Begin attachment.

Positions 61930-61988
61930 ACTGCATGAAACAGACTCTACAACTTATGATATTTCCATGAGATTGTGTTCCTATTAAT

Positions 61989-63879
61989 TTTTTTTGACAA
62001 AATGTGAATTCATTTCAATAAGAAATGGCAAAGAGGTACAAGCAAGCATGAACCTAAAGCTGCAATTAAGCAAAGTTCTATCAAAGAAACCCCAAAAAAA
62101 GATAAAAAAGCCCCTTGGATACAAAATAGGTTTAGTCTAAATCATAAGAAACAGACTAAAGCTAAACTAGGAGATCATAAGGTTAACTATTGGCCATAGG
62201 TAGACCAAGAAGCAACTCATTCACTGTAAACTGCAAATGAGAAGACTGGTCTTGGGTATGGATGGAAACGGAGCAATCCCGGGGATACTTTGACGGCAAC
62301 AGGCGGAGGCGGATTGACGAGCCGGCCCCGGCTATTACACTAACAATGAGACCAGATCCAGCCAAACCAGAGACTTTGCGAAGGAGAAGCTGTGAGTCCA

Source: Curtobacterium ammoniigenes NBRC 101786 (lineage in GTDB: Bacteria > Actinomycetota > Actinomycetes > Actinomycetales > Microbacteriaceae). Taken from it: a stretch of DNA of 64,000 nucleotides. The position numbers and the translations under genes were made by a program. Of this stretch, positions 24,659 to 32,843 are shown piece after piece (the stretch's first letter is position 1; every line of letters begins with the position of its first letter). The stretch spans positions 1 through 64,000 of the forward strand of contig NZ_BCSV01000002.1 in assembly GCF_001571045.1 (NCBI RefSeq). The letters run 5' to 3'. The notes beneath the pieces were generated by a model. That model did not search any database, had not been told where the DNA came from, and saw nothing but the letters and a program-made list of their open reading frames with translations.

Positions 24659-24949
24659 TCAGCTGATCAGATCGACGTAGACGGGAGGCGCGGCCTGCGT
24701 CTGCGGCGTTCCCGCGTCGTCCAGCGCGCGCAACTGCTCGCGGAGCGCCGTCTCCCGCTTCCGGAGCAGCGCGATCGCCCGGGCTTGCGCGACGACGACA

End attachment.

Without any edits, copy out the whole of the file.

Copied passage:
Positions 61930-61988
61930 ACTGCATGAAACAGACTCTACAACTTATGATATTTCCATGAGATTGTGTTCCTATTAAT

Positions 61989-63879
61989 TTTTTTTGACAA
62001 AATGTGAATTCATTTCAATAAGAAATGGCAAAGAGGTACAAGCAAGCATGAACCTAAAGCTGCAATTAAGCAAAGTTCTATCAAAGAAACCCCAAAAAAA
62101 GATAAAAAAGCCCCTTGGATACAAAATAGGTTTAGTCTAAATCATAAGAAACAGACTAAAGCTAAACTAGGAGATCATAAGGTTAACTATTGGCCATAGG
62201 TAGACCAAGAAGCAACTCATTCACTGTAAACTGCAAATGAGAAGACTGGTCTTGGGTATGGATGGAAACGGAGCAATCCCGGGGATACTTTGACGGCAAC
62301 AGGCGGAGGCGGATTGACGAGCCGGCCCCGGCTATTACACTAACAATGAGACCAGATCCAGCCAAACCAGAGACTTTGCGAAGGAGAAGCTGTGAGTCCA

Source: Curtobacterium ammoniigenes NBRC 101786 (lineage in GTDB: Bacteria > Actinomycetota > Actinomycetes > Actinomycetales > Microbacteriaceae). Taken from it: a stretch of DNA of 64,000 nucleotides. The position numbers and the translations under genes were made by a program. Of this stretch, positions 24,659 to 32,843 are shown piece after piece (the stretch's first letter is position 1; every line of letters begins with the position of its first letter). The stretch spans positions 1 through 64,000 of the forward strand of contig NZ_BCSV01000002.1 in assembly GCF_001571045.1 (NCBI RefSeq). The letters run 5' to 3'. The notes beneath the pieces were generated by a model. That model did not search any database, had not been told where the DNA came from, and saw nothing but the letters and a program-made list of their open reading frames with translations.

Positions 24659-24949
24659 TCAGCTGATCAGATCGACGTAGACGGGAGGCGCGGCCTGCGT
24701 CTGCGGCGTTCCCGCGTCGTCCAGCGCGCGCAACTGCTCGCGGAGCGCCGTCTCCCGCTTCCGGAGCAGCGCGATCGCCCGGGCTTGCGCGACGACGACA